nemze007: February 2012 Archives

Born this way?

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People will readily blame nature for sexuality, yet people almost universally want to blame nurture for differences in intelligence. Evidence from the Minnesota Study of Twins Reared Apart would disagree with such an assertion. Twins reared apart show remarkably similar personalities (corr=.5), and even more similar levels of intelligence (corr=.7), suggesting that genetics plays a much larger role in intelligence than many people are willing to accept.



Research shows that genetics matter in IQ

Bouchard-et-al.pngSources of human psychological differences: the Minnesota Study of Twins Reared Apart, Bouchard et al, http://www.psych.umn.edu/courses/spring05/hicksb/psy3135/bouchard_1990.pdf Accessed 2012/02/02



It stems from the very American attitude that "all men are created equal," and for that reason, people want to try their best to ignore the very fact that we are all created very different from one another. While the person of common IQ can become president (Dubya, anyone?) the person of really low IQ is certainly not one we want to be voting for; maybe "You can be whatever you want when you grow up" is not as true as people would like to believe it is. It's a fundamental American belief that people will fight to keep hold of, when science has shown us time and time again that there's only so much a person can do to overcome how smart they were born.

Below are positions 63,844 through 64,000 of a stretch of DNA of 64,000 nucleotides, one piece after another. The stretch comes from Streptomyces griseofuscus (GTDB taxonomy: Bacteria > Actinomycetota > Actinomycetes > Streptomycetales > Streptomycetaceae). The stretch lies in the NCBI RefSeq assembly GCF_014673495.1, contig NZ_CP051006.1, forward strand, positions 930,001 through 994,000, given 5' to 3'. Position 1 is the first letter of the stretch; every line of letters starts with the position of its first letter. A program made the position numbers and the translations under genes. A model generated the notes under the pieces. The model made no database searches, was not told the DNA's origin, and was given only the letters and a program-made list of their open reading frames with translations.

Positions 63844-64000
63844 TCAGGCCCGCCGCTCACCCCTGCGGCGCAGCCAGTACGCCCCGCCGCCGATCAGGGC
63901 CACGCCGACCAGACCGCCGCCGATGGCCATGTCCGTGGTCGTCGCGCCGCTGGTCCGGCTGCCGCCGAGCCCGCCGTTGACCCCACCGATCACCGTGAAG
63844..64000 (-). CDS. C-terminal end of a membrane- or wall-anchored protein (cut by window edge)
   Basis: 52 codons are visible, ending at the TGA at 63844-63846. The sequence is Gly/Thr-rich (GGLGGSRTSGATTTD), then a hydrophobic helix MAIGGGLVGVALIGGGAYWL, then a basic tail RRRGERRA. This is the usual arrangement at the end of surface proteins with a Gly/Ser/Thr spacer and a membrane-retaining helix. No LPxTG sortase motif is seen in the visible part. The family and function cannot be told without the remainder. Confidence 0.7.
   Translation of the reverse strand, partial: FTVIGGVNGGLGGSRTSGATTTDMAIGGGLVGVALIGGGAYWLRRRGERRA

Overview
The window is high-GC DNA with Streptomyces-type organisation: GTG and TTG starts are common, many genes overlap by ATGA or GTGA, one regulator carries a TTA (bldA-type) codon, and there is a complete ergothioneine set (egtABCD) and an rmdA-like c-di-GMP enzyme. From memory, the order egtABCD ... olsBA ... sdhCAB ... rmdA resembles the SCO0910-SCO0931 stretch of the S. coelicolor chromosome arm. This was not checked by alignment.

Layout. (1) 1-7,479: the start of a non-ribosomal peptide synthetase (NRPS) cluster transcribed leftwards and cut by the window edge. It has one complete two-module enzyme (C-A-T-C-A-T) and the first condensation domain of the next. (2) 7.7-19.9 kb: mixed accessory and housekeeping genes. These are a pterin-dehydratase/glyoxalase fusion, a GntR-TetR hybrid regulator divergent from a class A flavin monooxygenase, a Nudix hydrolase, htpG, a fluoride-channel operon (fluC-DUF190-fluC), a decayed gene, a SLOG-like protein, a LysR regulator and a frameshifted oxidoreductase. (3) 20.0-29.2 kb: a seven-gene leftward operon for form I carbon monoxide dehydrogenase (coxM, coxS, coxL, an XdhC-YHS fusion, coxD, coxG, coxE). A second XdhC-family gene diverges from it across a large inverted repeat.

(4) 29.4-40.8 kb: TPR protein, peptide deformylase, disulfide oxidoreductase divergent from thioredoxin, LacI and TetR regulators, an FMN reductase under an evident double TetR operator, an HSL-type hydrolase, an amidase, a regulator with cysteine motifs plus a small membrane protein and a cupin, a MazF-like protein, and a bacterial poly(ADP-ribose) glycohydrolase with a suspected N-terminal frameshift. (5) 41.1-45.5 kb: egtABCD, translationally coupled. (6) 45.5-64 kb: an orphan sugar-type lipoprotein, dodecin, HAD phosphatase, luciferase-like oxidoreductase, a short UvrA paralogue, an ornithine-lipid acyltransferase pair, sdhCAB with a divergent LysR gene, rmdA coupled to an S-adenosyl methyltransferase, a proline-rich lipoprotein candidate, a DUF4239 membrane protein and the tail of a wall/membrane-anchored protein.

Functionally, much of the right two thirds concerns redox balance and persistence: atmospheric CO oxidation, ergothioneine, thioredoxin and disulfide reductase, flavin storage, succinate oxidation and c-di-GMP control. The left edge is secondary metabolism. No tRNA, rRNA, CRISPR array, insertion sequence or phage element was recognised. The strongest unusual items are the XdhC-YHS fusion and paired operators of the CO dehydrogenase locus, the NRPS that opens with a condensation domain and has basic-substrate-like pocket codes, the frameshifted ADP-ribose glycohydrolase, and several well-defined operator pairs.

Numerous other studies have shown similar effects of genetics on intelligence, each more controversial than the last (the Minnesota Transracial Adoption Study comes to mind).

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